By Adam Peck
|To the average person, a massive oil spill into the most abundant and fruitful resource of seafood in the nation would likely end whatever relationship may have previously existed between a demanding oil industry and a fickle fishing industry.
To Matt O’Brien, a resident of Venice, Louisiana who was just opening a new fishing dock as the BP spill began, it was just another blip in a series of hardships that shrimpers like himself face.
“It is what it is,” he sighed when asked about the impact the spill has had on his fledgling business. “This is Venice, there’s always oil in the water here.”
He was right on so many levels. As important as the fishing industry is to the Louisiana economy (the state provides 70% of the gulf’s seafood, and gulf seafood supplies almost a third of the nation’s seafood consumption), the oil industry is equally important. Two industries that should logically find themselves at odds on just about everything coexist, intermingle or at least tolerate one another. Just ask cleanup crews in the gulf: it’s hard to remove oil from water.
In the weeks following the initial disaster aboard the Transocean rig Deepwater Horizons, British Petroleum faced nonstop criticism, first for allowing such a disaster to happen, then for failing to stop the gushing oil. In congress and the media, Tony Hayward and other BP officials were skewered. But at the local level, legislators that truly represent the people most affected by the spill have taken a far more conciliatory approach.
“We’ve always had a kind of love hate relationship with the oil companies,” explained Byron Marinovich, the councilman for District 8 in Plaquemines Parish. “A lot of these guys actually shrimp and fish part of the year and then go work on the platforms.”
Marinovich himself has ties to the oil industry. He worked for Chevron for 17 years earlier in his career, one of the nation’s largest oil companies that has massive facilities located in Venice.
His is not an uncommon story, however. Almost everyone we spoke with who works in the fishing or shrimp industry has spent some time employed by one of the local oil companies. Some even split their time between commercial fishing and working on a platform in the gulf.
“It’s as much a oil town as it is a fishing town,” said O’Brien. “I’ve worked in the oil industry, everybody I know has worked in both. So we understand the oil field, unlike some other parts of the country.”
Presumably, that includes Washington, D.C. When President Obama announced a moratorium on deep water drilling in the gulf, a move generally applauded by those concerned with the environment or just angry with BP, residents in Louisiana suffered doubly. At a town hall meeting with Ken Feinberg, the man in charge of BP’s $20 billion recovery fund, attendees retold their stories of being laid off from their desk jobs at an oil company because business grinded to a halt as a result of the moratorium. So the fishing industry that employed half the residents was devastated and the oil industry that employed the other half was weakened.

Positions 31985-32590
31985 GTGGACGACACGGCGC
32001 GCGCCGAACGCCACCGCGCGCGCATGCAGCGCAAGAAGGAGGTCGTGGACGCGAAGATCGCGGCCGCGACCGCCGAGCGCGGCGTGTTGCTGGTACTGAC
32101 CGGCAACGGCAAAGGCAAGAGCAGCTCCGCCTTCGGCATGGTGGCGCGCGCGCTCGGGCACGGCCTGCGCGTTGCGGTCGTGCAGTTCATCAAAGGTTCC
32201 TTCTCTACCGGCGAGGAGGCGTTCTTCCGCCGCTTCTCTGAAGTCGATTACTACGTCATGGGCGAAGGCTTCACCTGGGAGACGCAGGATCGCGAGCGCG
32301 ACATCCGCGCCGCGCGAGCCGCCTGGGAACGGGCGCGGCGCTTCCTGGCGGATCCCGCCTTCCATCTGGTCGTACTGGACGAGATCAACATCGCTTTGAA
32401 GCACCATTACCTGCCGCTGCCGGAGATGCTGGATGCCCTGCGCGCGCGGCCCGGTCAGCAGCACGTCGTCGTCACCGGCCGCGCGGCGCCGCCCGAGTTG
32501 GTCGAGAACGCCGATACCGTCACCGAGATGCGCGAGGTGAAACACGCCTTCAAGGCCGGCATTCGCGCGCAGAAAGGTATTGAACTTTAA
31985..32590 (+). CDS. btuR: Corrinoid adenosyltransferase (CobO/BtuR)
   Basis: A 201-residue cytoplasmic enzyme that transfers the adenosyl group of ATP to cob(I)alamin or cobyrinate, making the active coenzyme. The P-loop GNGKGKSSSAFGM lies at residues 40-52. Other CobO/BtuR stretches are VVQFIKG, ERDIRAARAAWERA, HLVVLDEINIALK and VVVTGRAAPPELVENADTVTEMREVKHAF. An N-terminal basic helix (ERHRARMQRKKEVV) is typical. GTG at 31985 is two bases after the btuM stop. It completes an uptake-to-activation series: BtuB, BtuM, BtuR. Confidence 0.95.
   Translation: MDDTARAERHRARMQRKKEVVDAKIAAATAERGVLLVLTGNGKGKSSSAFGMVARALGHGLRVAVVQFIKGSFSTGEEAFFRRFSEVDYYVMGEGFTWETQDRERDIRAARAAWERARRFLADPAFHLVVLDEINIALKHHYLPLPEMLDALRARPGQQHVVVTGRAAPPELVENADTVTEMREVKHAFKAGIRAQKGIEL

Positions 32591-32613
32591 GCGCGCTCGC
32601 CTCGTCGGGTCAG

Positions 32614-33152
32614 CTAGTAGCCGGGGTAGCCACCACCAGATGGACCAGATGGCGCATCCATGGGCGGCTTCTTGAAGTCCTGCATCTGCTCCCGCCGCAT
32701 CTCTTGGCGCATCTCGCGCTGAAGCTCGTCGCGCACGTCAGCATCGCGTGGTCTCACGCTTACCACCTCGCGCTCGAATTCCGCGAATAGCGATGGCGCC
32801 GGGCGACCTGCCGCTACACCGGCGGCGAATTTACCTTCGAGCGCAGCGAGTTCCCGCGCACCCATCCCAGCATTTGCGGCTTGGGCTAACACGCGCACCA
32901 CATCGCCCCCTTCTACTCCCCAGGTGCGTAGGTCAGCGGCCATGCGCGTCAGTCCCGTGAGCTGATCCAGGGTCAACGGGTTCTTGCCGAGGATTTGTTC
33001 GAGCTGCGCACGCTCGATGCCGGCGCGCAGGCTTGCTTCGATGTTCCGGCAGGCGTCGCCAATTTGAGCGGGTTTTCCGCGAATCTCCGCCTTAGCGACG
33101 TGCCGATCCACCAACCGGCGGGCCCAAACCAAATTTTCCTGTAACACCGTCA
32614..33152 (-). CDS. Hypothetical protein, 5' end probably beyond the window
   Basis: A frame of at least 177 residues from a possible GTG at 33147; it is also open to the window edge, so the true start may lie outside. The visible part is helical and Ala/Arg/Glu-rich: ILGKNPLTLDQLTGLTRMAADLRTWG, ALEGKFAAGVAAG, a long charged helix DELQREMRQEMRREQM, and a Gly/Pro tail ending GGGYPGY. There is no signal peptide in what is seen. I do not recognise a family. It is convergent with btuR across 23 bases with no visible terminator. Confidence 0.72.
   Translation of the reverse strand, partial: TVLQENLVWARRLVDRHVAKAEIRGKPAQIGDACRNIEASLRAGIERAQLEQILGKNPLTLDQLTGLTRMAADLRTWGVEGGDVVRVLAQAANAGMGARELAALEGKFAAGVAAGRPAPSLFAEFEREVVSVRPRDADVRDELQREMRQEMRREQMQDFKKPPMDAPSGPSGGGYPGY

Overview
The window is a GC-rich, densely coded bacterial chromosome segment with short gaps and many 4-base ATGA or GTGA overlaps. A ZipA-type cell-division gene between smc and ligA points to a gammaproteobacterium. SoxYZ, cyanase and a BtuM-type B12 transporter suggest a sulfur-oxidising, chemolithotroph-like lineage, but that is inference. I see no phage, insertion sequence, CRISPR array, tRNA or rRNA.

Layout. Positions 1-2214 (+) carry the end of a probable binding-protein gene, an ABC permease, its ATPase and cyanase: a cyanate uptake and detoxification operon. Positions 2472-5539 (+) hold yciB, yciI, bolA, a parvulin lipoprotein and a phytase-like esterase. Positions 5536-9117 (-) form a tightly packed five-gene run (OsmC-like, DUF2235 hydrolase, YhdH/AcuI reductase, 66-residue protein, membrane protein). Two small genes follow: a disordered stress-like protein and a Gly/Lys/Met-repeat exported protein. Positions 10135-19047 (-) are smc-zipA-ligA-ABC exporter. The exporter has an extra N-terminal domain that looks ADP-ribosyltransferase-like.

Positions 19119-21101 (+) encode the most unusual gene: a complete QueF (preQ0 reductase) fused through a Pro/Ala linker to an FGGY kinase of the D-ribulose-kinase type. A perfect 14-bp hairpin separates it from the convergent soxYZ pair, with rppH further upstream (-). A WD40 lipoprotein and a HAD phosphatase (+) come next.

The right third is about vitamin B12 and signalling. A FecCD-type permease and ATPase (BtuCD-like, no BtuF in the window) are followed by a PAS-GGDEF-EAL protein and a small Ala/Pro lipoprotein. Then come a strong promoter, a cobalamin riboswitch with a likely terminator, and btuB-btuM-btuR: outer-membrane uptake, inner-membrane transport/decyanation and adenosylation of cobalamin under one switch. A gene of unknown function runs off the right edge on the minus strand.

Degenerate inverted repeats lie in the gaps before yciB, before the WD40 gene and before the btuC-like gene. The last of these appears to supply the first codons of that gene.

“We make a living fishing…we make a living with the oil field,” said David Camardelle, the mayor of Grand Isle. His island was hit hardest by the spill, and oil washed ashore and coated their coasts for weeks.
But like Councilman Marinovich, Camardelle was quick to find a happy middle. “We’re like brothers and sisters,” he said of the two industries. “When the shrimp ain’t running you go work for the oil field.”
The relationship between the two industries is curious to outsiders looking in, and it’s not without detractors who see it as unsustainable and doomed to ultimately collapse.
“In the short term, the oil and the fishing are compatible,” said Carl Safina, author and President of the environmental organization Blue Ocean Institute. “But long term, the oil and gas extraction is causing the erosion of the wetlands that make this place an extraordinary producer of shrimp and fish.”
Extraction at the rate that oil companies are currently operating is expediting the decline of two industries. Oil and gas will soon be completely depleted, and the wetlands that define Louisiana are already vanishing at a rate of about a football field every 38 minutes, according to the Sierra Club.
Moderation, it turns out, is key.
“If Louisiana is moderate in what it does with oil and gas, it’s a win win,” explains Tulane University Law Professor Oliver Houck. “They would have oil and gas for a much longer period of time…and they also would have a sustainable resource to turn to when the oil is finally gone.”
In the meantime, two industries are seesawing back and forth, trying to find an equilibrium that allows them to both function at a capacity that is best for the residents of Louisiana.
“It’s a hell of a balancing act, it’s like walking on eggshells sometimes,” said Dave Cvitanovich, an oysterman in Venice. “At the same time, you’ve got to live with one another. It’s just like a marriage.”
|Matt O’Brien, a shrimper from Venice, La.|